A while back I wrote this small program to create animated heightmaps using USGS elevation data, 3Delight, and GDAL.
Here’s a sample of the output:
Height Map Animation from jlarocco on Vimeo.
I have to admit it isn’t very useful, but I learned quite a bit about using libgdal, 3Delight’s C interface, and how to get data from the USGS website. And some of the animations look cool, so that’s also nice.
The source code has a few parameters to tweak the image quality at the cost of memory usage. The animation above was rendered on my laptop, so I had to decrease the quality a bit.
I mentioned a few posts back that I was learning Ruby, and that I was going to start a project with it.
That’s still true, but I got sidetracked playing with C. It sounds strange, but I was getting frustrated with Ruby’s high-level abstraction – it’s hard to tell what’s really going on sometimes.
I’ve been playing with libcurl, libxml, and PCRE. I chose those in particular because they provide functionality that I typically associate with higher level languages. In fact, many higher level languages provide wrappers around libxml and libcurl for XML parsing and web file transfer.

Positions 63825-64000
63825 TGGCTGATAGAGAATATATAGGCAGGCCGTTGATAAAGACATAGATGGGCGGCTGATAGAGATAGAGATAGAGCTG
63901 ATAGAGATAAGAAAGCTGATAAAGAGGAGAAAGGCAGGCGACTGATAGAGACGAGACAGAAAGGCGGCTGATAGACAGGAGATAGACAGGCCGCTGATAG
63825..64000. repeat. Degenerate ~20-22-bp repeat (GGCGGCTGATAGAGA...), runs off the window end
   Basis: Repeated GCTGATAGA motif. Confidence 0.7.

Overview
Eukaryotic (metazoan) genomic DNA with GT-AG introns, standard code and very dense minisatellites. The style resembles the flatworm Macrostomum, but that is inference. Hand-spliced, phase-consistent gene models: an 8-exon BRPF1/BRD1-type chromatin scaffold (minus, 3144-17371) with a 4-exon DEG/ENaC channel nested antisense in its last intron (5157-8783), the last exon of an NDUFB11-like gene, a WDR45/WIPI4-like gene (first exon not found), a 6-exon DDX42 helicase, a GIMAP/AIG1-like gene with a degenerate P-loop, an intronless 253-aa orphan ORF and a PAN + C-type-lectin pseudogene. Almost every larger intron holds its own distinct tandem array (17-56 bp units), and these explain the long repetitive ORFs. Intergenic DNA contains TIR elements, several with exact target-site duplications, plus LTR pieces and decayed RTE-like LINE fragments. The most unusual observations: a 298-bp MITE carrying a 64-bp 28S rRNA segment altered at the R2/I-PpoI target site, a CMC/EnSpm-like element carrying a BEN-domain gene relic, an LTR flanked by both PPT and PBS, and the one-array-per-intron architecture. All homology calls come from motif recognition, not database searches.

It was a little painful at first, but once I got used to it I’ve been having a lot of fun. I’ve spent most of my time reimplementing things I’ve previously written in Perl or Ruby, trying to match the behavior of the script as much as possible. It’s really just highlighted what I knew all along – high level languages let you focus on what you’re trying to do using fewer lines of code.
One example that really illustrates that point is a simple program that grabs posts from Twitter. The Ruby version is a mere 35 lines:
The C version is way too long to show here, coming in at 275 lines, but it’s not an entirely fair comparison. The C version is more robust, has better comments, an 18 line license, and is broken up into (somewhat) reusable functions. If I really wanted to cut the line count I could probably get it under 200 lines, but it’s never going to be as svelte as the Ruby version.
I’ll probably add some more of the code to Github in the next few days.